Monday, October 3, 2016

The Arctic is being utterly transformed

    A collage of melting sea ice in the Kane Basin between Greenland and Canada’s Ellesmere
Island in August of 2016. (Chris Mooney for the Washington Post.
It’s the fastest-warming part of the planet — and the impacts will be felt far, far afield. Among many other assorted impacts, the rapidly melting Arctic is expected to flood shorelines as Greenland loses ice more and more rapidly (it contains some 20 feet of potential sea level rise), further pump greenhouse gases into the atmosphere as permafrost thaws, and become a global heat sink as a once ice-covered ocean exposes more and more dark water.

Chris Mooney reports for The Washington Post:

No wonder, perhaps, that on Wednesday, the outgoing Obama administration convened top science policymakers from 25 other Arctic and non-Arctic nations, as well as representatives of Arctic indigenous peoples, in a first-ever Arctic Science Ministerial to coordinate study of what the consequences will be as the Arctic heats up much more rapidly than the more temperate latitudes or the equator.
“The temperature is increasing between 2 and 5 times as fast, depending on where in the Arctic you are,” said physicist John Holdren, who heads the White House’s Office of Science and Technology Policy and is Obama’s science adviser, and is chairing the meeting.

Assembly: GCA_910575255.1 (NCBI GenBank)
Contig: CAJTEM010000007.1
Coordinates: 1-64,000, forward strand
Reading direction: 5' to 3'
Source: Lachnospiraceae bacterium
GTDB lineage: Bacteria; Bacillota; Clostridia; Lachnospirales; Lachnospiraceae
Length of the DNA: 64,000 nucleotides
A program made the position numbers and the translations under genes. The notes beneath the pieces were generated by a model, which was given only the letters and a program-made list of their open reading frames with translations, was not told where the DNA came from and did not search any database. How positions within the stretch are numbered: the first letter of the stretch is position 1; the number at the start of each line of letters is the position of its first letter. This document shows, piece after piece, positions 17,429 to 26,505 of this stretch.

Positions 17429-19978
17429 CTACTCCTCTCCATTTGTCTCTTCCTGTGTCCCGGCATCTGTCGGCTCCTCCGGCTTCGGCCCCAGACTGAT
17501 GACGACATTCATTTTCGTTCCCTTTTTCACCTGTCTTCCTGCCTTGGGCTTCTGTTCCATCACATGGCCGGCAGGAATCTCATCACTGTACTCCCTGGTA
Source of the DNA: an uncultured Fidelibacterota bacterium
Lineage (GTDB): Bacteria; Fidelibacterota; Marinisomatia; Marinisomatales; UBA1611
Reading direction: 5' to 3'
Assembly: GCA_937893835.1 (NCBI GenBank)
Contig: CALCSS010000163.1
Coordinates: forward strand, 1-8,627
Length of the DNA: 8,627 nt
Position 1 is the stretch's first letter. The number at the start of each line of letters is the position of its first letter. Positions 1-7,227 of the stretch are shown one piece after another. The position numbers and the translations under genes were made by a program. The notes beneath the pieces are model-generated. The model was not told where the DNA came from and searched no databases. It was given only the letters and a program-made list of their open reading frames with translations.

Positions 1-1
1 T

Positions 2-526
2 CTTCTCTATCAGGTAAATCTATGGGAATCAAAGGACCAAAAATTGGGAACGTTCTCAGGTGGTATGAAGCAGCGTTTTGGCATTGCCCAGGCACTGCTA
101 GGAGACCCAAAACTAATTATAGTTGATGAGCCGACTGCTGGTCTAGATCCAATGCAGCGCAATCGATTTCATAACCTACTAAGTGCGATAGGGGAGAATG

We know this in broad outline, Holdren said, but our knowledge comes up short in many areas when it comes to more precisely observing what is happening in the remote and at times dangerous Arctic region, and being able to run simulations, or computer models, to chart the consequences.
“Basically, the whole Arctic is under-instrumented,” said Holdren. “The observation networks are too sparse in geographic extent, they’re too discontinuous in time, they’re not measuring everywhere all the things they should be measuring. We can’t say, for example, how much CO2 and methane emissions from the Arctic are actually going up. We know they are going up but we don’t really have a good handle on how fast and from precisely where.”
In conjunction with the ministerial, the White House announced the release of a new satellite-based dataset that maps elevations across the Arctic at a resolution of 8 meters, with an expected further improvement to 2 meters next year. This is highly scientifically valuable because it will mean that researchers will be able to remotely detect the slumping of glaciers and permafrost and the vulnerability of different locations to rising seas.
Also on Wednesday, global ministers announced a number of science projects including a new Integrated Arctic Observing System to be put in place by the European Union and a U.S. National Science Foundation project, called “Eyes North,” to record and evaluate the large volume of environmental changes being observed by the Arctic’s indigenous peoples in and around their communities.
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